Near-Surface Vortex Formation in Supercells from the Perspective of Vortex Patch Dynamics

Johannes M. L. Dahl Department of Geosciences, Texas Tech University, Lubbock, Texas

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Abstract

In many supercell simulations, near-ground vortex formation results from the collapse of an elongated region of enhanced vertical vorticity. In this study, this “roll-up” mechanism is analyzed by investigating the behavior of several 2D elliptic vortex patches. The problem is treated as a nonlinear initial value problem, which is better suited to describe the roll-up mechanism than the more commonly employed normal-mode analysis. Using the Bryan Cloud Model 1, it is demonstrated that the condition for vortex formation is an initial finite-amplitude nonuniformity within the vortex patch. Vortex formation results from differential self-advection due to the flow induced by the patch itself. Background straining motion may either aid or suppress vortex-patch axisymmetrization depending on the initial orientation of the patch relative to the deformation axis. It is also found that in some cases numerical dispersion may lead to nonuniformities that serve as seed for axisymmetrization, thus resulting in unphysical vortex development.

Corresponding author: Johannes Dahl, johannes.dahl@ttu.edu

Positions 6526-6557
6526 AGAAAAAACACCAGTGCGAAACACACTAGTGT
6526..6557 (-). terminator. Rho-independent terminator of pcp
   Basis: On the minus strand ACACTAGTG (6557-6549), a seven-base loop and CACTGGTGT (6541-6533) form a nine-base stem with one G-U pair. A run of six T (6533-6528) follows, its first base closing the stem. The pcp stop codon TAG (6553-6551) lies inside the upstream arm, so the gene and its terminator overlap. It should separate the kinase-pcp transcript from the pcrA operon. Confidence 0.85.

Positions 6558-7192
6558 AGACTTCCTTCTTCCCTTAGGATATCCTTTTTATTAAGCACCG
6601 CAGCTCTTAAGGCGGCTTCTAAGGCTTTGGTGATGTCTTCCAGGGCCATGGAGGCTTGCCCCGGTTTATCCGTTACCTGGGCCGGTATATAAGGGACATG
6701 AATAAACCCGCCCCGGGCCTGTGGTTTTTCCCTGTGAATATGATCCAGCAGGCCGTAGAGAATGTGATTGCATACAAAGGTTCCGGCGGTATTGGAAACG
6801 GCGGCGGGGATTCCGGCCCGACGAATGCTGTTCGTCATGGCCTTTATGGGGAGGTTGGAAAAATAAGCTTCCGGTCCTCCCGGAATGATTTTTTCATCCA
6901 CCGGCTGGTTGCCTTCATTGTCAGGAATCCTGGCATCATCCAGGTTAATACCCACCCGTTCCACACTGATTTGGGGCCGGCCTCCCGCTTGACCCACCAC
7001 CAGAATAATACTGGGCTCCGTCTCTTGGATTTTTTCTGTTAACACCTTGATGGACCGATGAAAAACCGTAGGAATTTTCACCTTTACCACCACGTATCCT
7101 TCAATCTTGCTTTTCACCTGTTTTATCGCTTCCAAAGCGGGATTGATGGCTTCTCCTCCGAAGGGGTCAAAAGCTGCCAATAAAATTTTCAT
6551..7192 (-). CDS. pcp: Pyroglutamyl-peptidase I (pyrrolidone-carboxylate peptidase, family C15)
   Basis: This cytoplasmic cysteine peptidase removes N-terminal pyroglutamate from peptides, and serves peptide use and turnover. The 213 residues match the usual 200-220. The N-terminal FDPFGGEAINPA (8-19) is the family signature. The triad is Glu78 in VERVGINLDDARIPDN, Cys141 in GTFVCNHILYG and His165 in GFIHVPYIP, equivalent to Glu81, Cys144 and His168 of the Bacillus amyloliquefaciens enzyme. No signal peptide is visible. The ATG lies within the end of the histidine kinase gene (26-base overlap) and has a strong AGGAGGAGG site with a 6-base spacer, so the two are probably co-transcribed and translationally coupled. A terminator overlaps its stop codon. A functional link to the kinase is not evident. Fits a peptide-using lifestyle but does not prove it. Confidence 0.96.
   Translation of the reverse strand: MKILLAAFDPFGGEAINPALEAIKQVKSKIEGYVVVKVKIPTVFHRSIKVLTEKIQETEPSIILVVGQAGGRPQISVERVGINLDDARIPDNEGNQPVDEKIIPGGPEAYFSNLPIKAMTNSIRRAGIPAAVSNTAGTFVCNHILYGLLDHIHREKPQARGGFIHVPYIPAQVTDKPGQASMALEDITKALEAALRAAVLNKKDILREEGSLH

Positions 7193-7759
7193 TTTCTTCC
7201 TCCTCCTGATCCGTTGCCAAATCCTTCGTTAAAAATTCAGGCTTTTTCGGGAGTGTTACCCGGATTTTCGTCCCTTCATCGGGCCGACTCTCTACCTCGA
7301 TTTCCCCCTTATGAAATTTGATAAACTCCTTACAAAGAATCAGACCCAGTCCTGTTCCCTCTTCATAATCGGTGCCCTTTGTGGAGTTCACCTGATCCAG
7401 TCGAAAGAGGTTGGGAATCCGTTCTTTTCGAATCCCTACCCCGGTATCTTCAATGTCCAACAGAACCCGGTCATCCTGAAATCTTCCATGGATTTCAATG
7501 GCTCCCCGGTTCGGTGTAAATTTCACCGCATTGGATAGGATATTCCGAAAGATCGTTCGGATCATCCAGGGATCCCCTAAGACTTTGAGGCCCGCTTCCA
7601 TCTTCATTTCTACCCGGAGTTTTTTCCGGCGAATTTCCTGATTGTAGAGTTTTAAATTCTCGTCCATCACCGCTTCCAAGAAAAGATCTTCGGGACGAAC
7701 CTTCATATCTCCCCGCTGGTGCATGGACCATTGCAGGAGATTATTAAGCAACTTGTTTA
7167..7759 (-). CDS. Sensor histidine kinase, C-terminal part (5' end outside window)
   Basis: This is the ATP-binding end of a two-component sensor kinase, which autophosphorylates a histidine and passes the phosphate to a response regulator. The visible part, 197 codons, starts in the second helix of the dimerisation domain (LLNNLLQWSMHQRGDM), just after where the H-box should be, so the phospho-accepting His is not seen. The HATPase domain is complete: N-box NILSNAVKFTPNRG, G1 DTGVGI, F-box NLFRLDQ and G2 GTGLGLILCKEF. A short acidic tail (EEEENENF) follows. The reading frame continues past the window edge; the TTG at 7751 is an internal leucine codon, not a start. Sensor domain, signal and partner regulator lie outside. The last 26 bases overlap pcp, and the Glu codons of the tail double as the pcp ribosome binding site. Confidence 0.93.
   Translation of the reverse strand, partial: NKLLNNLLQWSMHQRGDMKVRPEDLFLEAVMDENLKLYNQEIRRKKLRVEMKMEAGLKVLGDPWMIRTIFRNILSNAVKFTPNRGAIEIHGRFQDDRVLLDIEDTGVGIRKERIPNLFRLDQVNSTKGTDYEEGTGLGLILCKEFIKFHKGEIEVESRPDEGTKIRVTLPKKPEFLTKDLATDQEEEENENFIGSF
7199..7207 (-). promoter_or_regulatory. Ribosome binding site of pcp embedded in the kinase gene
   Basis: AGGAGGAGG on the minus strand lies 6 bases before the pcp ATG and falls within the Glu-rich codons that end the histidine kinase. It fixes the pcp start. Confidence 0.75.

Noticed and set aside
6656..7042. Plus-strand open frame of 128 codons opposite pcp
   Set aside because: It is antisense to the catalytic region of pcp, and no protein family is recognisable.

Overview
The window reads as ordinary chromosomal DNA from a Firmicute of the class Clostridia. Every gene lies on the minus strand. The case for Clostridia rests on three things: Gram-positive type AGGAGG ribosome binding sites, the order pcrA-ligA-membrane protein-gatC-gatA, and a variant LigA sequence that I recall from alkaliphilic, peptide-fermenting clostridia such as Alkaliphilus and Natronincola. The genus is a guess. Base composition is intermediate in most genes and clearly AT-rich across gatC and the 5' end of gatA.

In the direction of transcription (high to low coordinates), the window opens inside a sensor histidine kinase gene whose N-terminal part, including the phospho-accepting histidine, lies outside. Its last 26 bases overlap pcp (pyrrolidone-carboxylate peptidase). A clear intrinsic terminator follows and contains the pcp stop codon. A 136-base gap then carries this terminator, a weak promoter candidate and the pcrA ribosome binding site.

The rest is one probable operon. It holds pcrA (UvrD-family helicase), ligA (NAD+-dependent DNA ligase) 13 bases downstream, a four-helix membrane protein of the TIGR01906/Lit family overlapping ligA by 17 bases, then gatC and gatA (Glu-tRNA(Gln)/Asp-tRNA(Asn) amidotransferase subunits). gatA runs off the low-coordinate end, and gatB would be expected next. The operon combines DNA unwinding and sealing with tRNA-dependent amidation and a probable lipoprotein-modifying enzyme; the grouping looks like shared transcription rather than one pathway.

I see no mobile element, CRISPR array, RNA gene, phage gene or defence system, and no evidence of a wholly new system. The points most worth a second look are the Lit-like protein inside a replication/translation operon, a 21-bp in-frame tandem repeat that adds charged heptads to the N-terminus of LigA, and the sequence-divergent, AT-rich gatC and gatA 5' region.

Abstract

In many supercell simulations, near-ground vortex formation results from the collapse of an elongated region of enhanced vertical vorticity. In this study, this “roll-up” mechanism is analyzed by investigating the behavior of several 2D elliptic vortex patches. The problem is treated as a nonlinear initial value problem, which is better suited to describe the roll-up mechanism than the more commonly employed normal-mode analysis. Using the Bryan Cloud Model 1, it is demonstrated that the condition for vortex formation is an initial finite-amplitude nonuniformity within the vortex patch. Vortex formation results from differential self-advection due to the flow induced by the patch itself. Background straining motion may either aid or suppress vortex-patch axisymmetrization depending on the initial orientation of the patch relative to the deformation axis. It is also found that in some cases numerical dispersion may lead to nonuniformities that serve as seed for axisymmetrization, thus resulting in unphysical vortex development.

Corresponding author: Johannes Dahl, johannes.dahl@ttu.edu
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